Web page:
61.  Welcomes the inclusion of a European Animal Welfare Framework Law in the Strategy, as suggested by the Parliament, and calls on the Commission to present its proposal in conjunction with the revision of Council Directive 98/58/EC of 20 July 1998 concerning the protection of animals kept for farming purposes(20) foreseen for 2013; believes that such a Framework Law should be clearly written, should be prepared after consultation of all the stakeholders, should focus on both inputs and outcomes and should result in better animal welfare;

62.  Points out that such a Framework Law should be a tool for the simplification and streamlining of existing animal welfare legislation; notes that the main aim of the Framework Law should be to achieve better and more thorough levels of compliance with existing animal welfare law;

63.  Recalls that producers are overburdened with administrative requirements and that, in the continued search for administrative simplification, this European framework legislation should not further increase this burden;

64.  Recalls that the Parliament considers that such a Framework Law should be based on validated science and proven experience and cover all kept and abandoned animals, including stray animals of domesticated species; recalls that for the species of animals raised for food production, the Parliament has called for the Animal Welfare Quality project to be further developed as regards its simplification and practical application;

65.  Believes that a Framework Law, closely associated with OIE definitions and recommendations, would strengthen the competitiveness of EU animal keepers owners and livestock producers in the international market, as it would also help to ensure fair competition in the internal market;

66.  Considers that the European Animal Welfare Framework Law should establish a common base level for animal welfare throughout the European Union as an essential condition for free and fair competition in the internal market, both for domestic products and for those imported from third countries; considers, however, that the Member States and the regions should be able to permit individual producers or groups of producers to set up voluntary systems with more profound effects, while avoiding distortions of competition and while protecting EU competitiveness in international markets;

67.  Recalls that the Parliament considers that such a Framework Law should not prevent producers from introducing voluntary systems which go beyond EU rules, and believes that those systems should also be science based and could be promoted by certified and cohesive labels; calls on the Commission to build on its communication COM(2009)0584 by producing a study, if appropriate accompanied by legislative proposals, on EU-wide labelling schemes for meat and dairy products, aimed at informing consumers about the farming methods used, and their impact on the welfare of animals, to achieve the maximum effective and consistent transparency and  communication to consumers;

68.  Considers that the European Animal Welfare Framework Law should include:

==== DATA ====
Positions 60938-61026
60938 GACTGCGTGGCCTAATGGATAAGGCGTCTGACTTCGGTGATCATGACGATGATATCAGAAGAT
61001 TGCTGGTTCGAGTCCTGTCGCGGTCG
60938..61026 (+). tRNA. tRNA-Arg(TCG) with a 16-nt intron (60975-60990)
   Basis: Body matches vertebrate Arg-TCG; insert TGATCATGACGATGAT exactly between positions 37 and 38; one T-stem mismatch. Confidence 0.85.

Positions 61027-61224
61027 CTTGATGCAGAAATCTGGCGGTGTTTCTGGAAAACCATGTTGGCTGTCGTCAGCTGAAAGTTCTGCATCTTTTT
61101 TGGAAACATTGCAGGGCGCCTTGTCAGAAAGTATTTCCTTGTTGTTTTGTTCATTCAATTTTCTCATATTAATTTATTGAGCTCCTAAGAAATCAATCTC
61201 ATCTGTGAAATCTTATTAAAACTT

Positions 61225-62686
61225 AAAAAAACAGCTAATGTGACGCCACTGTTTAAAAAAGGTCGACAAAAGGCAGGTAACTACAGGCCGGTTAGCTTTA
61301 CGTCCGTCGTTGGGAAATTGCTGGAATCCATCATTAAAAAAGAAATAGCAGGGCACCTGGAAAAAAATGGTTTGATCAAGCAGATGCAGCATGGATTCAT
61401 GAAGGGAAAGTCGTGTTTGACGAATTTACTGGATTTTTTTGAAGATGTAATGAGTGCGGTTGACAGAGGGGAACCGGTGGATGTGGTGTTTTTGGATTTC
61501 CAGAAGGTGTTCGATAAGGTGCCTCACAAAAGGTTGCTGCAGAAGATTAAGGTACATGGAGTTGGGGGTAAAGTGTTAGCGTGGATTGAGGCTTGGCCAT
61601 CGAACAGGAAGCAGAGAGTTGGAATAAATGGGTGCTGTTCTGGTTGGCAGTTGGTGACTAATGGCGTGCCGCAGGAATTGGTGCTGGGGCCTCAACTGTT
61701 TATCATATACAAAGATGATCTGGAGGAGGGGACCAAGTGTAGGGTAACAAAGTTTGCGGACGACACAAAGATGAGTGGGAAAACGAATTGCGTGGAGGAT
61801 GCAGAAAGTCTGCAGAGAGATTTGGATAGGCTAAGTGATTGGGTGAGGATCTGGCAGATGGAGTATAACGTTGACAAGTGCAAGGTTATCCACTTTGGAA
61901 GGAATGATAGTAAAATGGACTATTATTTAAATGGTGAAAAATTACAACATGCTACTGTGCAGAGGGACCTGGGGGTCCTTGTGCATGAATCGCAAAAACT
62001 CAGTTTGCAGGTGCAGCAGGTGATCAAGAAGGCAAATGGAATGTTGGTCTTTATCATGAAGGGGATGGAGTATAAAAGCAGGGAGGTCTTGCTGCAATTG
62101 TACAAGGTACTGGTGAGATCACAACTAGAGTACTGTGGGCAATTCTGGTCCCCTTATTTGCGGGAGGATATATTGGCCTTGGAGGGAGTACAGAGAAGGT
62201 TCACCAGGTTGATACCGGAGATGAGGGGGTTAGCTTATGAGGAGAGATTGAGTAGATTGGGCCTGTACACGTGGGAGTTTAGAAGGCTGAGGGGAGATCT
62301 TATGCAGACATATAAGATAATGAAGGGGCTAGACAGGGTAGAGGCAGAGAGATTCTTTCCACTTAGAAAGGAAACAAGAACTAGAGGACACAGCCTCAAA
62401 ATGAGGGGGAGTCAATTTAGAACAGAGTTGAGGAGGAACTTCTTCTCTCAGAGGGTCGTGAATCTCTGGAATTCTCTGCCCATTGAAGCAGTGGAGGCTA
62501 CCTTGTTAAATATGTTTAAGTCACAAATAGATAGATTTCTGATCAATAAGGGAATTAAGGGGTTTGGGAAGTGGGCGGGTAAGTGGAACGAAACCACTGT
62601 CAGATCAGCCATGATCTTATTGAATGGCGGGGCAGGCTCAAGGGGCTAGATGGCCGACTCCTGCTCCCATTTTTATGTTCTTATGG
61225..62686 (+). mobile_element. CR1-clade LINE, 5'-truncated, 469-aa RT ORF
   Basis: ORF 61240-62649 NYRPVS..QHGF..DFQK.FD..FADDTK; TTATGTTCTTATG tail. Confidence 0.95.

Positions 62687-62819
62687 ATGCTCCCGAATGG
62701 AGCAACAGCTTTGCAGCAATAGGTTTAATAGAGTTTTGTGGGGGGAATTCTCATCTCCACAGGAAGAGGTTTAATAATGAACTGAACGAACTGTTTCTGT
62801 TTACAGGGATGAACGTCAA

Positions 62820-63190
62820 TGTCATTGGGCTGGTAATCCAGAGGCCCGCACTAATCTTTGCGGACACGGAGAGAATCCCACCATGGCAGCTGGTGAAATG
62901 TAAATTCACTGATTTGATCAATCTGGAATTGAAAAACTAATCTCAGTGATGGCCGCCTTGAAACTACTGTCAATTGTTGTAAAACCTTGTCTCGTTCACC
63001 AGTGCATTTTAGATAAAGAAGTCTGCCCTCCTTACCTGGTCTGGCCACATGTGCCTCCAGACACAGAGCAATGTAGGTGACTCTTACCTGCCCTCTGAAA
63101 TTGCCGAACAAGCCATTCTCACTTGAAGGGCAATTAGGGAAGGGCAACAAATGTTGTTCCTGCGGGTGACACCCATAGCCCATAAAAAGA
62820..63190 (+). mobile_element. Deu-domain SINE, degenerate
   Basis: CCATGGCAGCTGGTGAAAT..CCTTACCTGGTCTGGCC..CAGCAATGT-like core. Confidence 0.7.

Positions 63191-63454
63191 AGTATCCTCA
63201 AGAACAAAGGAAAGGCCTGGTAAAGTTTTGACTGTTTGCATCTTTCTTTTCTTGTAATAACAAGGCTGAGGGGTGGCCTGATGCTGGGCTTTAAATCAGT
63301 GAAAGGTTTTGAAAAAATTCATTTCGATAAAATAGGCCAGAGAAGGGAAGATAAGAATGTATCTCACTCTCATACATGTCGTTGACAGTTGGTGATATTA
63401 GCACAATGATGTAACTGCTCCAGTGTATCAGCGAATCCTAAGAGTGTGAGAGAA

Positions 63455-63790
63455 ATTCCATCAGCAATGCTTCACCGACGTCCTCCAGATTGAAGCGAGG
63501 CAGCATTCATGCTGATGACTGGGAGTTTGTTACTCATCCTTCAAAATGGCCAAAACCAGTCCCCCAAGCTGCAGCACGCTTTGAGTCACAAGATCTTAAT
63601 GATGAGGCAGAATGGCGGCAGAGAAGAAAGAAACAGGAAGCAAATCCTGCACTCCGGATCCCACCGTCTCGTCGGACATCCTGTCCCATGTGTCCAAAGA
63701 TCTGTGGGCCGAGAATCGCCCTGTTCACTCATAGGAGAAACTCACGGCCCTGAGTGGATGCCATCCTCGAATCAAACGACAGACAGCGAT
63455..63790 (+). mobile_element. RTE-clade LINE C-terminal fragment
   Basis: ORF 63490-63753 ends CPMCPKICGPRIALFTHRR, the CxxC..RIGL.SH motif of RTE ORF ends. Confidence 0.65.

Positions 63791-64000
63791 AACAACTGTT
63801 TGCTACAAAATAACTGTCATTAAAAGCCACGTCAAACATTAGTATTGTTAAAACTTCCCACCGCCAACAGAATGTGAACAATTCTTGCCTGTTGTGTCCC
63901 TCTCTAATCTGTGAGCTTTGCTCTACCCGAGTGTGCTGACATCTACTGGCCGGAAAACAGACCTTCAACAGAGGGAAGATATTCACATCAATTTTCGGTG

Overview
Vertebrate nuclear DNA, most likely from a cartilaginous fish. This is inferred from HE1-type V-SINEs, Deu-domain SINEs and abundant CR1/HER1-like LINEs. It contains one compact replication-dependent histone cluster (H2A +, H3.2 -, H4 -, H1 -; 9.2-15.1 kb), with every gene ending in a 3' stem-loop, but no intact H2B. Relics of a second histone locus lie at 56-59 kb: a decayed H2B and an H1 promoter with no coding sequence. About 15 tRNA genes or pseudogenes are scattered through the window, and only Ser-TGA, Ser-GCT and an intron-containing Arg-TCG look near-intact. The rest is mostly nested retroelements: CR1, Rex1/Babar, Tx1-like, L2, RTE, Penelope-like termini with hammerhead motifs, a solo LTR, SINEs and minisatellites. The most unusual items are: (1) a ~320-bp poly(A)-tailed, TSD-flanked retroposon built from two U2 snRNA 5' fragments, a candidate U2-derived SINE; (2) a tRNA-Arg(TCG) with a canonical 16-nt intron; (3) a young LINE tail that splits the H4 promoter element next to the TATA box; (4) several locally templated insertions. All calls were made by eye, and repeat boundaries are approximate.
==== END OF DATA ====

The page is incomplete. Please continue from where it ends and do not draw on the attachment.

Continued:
o   o

   (a) a common OIE-based definition and understanding of animal welfare, and general science-based objectives;
   (b) the principle of duty of care for all animal owners and handlers, whereas stray animals should firstly be the responsibility of the owner and ultimately of the Member States’ authorities because of the public health and safety related risks;
   (c) awareness-raising tools and guidelines for staff from public authorities, on how to identify animal welfare issues in the course of their duty;
   (d) a requirement, when needed, to ensure the competence – while recognising the skills and knowledge already acquired through practical experience or training – of any person handling animals in the course of their professional duties, along with adequate training requirements for specific animal welfare responsibilities;
   (e) an obligation for Member States to submit to the Commission biennial reports on the implementation of EU animal welfare legislation, including a roadmap for the following two years, and the requirement for the Commission to publish, without delay, these reports together with an executive summary;
   (f) effective and timely actions against those Member States who do not submit reports or do not fulfil their obligations to carry out controls and inspections;
   (g) the creation of a coordinated European Animal Welfare Network which, based on the experiences of the Pilot Project X/2012, will support information and education campaigns, evaluate the animal welfare requirements on the basis of the latest peer-reviewed scientific knowledge, and coordinate an EU system for the pre-testing of new technologies in line with existing programmes promoted by the Commission and its agencies and committees;
   (h) a structure for science-based sectoral legislation and non-legislative measures;
   (i) a review clause to allow the framework law to be regularly adapted to new scientific developments while respecting the need for legal certainty and taking into account the economic lifespan of the investments made;

69.  Instructs its President to forward this resolution to the Council and the Commission.

(1) OJ C 308 E, 16.12.2006, p. 170.
(2) OJ C 279 E, 19.11.2009, p. 89.
(3) OJ C 212 E, 5.8.2010, p. 326.
(4) OJ C 81 E, 15.3.2011, p. 25.
(5) Texts adopted, P7_TA(2011)0238.
(6) Texts adopted, P7_TA(2011)0083.
(7) Texts adopted, P7_TA(2012)0096.
(8) Texts adopted, P7_TA(2011)0444.
(9) EFSA Journal 2011; 9(1)1966.
(10) EFSA Journal 2012; 10(1)2513.
(11) OIE Terrestrial Animal Health Code, Article 7.1.1. (2011).
(13) OJ L 323, 17.11.1978, p. 12.
(14) ETS 125 – Protection of pet animals, 13.XI.1987.
(15) OJ L 165, 30.4.2004, p. 1.
(16) OJ L 94, 9.4.1999, p. 24.
(17) OJ L 276, 20.10.2010, p. 33.
(18) OJ L 61, 3.3.1997, p. 1.
(19) OJ L 3, 5.1.2005, p. 1.
(20) OJ L 221, 8.8.1998, p. 23.